While the rig itself was owned by Transocean Ltd., there remain questions over an alleged dispute between Transocean and BP officials who were aboard it in the lead-up to the April 20 explosion. According to an internal BP investigation, rig workers missed a number of signs that should have alerted them that efforts to seal up the well were not going as planned.

Lawmakers have also questioned a number of other BP actions during the exploratory drilling in the Gulf of Mexico, including decisions not to run additional tests to ensure the Macondo well was stable and to use less expensive equipment.

Late last month at a hearing held by the House Natural Resources Committee, Lamar McKay, president of BP America, was heavily criticized by lawmakers on both sides of the aisle over those decisions.

"It's disturbing to me that every single time there seemed to be a juncture between doing something safer and a maybe a little more expensive, and something riskier and maybe a little less expensive, in this particular case, BP went with the cheaper and riskier solution," said Rep. Jay Inslee (D-Wash.).

President Obama has formed a special commission to investigate the causes of the accident, and lawmakers have likewise pledged to continue to examine the events that led to the explosion and ensuing oil spill.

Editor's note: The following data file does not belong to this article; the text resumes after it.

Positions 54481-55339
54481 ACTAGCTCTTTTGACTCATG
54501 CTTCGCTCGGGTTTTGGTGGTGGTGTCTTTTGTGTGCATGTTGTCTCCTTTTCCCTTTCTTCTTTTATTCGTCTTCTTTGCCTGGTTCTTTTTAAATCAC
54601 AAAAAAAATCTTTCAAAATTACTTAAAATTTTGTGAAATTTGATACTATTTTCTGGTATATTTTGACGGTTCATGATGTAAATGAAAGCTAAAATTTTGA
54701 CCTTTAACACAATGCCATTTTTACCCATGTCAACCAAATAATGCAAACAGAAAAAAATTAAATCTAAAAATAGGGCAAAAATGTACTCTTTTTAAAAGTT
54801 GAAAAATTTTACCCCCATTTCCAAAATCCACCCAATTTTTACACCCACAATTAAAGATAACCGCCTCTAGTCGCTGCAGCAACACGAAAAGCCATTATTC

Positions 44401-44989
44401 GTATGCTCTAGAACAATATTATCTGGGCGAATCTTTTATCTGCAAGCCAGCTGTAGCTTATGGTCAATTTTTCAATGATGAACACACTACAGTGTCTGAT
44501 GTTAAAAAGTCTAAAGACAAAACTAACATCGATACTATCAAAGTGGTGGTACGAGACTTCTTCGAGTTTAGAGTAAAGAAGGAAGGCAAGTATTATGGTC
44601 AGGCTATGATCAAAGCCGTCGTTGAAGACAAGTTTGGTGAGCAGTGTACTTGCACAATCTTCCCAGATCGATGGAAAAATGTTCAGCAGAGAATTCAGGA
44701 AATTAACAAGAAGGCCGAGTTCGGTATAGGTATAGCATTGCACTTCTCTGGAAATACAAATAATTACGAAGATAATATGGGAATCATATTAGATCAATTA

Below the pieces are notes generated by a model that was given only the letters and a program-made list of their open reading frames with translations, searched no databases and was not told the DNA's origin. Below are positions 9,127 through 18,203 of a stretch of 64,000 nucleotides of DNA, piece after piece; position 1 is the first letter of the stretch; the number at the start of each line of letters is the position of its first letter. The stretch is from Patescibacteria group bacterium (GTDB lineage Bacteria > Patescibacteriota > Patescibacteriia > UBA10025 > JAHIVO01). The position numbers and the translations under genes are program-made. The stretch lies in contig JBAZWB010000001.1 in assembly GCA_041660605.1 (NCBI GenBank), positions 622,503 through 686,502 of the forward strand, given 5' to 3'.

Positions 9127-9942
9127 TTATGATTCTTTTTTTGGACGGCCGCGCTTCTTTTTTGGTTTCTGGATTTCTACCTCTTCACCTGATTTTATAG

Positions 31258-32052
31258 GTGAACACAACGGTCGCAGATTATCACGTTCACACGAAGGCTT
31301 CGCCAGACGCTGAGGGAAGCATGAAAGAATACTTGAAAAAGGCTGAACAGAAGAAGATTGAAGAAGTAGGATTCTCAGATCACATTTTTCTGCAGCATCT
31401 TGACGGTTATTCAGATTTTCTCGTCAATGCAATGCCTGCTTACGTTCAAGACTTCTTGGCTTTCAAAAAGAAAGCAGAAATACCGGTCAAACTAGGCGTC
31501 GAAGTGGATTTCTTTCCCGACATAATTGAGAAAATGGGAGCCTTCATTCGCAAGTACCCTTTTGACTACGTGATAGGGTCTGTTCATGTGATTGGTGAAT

In order to help investigators better understand the causes of the accident, the government has issued a subpoena to Transocean to recover the failed blowout preventer -- the device that was supposed to serve as a fail safe and seal off the well if it was comprised -- and to ensure it is not comprised once it is removed from the sea floor.

Natural Resources Chairman Nick Rahall (D-W.Va.) has asked Coast Guard Adm. Thad Allen, the top U.S. official overseeing the ongoing response, to take additional steps to secure the chain of custody of the device to ensure that it remains untouched until federal investigators can begin examining it.

It is "clear that there are many outstanding questions regarding the failure that cannot be answered until the blowout preventer is recovered from the wellhead and undergoes comprehensive forensic analysis." Rahall wrote in a letter made public over the weekend.

Schedule: The industrywide hearing is tomorrow at 9:30 a.m. in 2123 Rayburn.

Witnesses: Rex Tillerson, chairman and CEO of Exxon Mobil; John Watson, chairman and CEO of Chevron; James Mulva, chairman and CEO of ConocoPhillips; Lamar McKay, president and chairman of BP America; and Marvin Odum, president of Shell Oil.

Schedule: The BP hearing is Thursday, June 17, at 10 a.m. in 2123 Rayburn.

Witnesses: Tony Hayward, BP chief executive, has been invited, but not confirmed.